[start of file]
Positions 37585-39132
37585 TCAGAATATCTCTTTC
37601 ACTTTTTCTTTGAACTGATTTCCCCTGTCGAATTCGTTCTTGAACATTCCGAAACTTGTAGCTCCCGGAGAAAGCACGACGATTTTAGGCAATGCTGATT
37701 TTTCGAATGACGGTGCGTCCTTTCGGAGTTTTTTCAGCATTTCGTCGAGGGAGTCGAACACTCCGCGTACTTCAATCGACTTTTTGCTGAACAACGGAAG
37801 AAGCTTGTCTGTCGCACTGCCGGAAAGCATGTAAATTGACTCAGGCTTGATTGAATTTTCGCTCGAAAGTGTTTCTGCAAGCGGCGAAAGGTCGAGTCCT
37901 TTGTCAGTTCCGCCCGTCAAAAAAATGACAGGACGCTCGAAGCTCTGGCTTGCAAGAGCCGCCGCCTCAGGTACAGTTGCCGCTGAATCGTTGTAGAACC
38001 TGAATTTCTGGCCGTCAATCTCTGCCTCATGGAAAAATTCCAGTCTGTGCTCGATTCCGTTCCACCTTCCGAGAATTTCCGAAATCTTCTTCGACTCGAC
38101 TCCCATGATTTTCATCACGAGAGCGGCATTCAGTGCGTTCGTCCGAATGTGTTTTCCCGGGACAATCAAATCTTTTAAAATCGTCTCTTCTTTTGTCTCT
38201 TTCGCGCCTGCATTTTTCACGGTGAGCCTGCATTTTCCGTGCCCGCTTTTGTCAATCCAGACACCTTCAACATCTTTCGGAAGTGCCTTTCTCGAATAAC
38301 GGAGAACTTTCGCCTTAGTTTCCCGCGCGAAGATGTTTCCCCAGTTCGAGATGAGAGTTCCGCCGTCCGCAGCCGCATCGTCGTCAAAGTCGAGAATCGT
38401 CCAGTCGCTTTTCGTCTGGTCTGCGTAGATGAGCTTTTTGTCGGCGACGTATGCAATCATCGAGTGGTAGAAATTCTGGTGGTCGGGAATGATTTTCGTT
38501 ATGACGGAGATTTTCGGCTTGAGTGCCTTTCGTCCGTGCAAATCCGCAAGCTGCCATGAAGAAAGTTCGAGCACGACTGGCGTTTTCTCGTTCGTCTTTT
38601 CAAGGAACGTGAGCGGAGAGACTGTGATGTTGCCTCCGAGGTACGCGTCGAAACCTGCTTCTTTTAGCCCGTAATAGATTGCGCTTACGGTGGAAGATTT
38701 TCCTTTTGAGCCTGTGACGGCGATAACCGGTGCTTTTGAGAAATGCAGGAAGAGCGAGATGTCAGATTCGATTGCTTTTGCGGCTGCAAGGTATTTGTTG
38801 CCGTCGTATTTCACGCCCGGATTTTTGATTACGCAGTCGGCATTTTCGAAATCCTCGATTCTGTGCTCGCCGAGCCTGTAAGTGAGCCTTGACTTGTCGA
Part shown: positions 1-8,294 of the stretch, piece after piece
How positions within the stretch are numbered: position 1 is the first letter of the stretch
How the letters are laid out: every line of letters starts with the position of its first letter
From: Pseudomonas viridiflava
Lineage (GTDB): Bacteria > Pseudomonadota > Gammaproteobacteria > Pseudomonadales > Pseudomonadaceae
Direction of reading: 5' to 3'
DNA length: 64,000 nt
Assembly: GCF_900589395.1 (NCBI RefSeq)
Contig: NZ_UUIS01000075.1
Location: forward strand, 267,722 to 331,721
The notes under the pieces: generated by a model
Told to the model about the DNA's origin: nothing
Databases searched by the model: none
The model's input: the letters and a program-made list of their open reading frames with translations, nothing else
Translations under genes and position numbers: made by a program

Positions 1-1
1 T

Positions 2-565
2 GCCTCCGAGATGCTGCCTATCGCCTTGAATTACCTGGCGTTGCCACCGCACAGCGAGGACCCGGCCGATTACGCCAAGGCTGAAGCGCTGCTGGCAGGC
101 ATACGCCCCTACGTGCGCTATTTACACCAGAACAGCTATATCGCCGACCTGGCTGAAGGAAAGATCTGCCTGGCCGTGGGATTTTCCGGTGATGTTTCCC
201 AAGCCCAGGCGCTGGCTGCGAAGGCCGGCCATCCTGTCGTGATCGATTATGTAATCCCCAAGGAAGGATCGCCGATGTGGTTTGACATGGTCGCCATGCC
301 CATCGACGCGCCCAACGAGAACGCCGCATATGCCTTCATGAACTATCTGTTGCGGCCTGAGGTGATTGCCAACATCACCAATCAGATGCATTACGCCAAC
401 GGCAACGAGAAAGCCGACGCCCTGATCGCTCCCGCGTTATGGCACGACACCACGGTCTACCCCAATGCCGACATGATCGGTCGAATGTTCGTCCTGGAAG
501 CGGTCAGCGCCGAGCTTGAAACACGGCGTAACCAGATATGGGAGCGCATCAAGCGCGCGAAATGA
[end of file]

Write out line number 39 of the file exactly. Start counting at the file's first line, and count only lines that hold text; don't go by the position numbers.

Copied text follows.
501 CGGTCAGCGCCGAGCTTGAAACACGGCGTAACCAGATATGGGAGCGCATCAAGCGCGCGAAATGA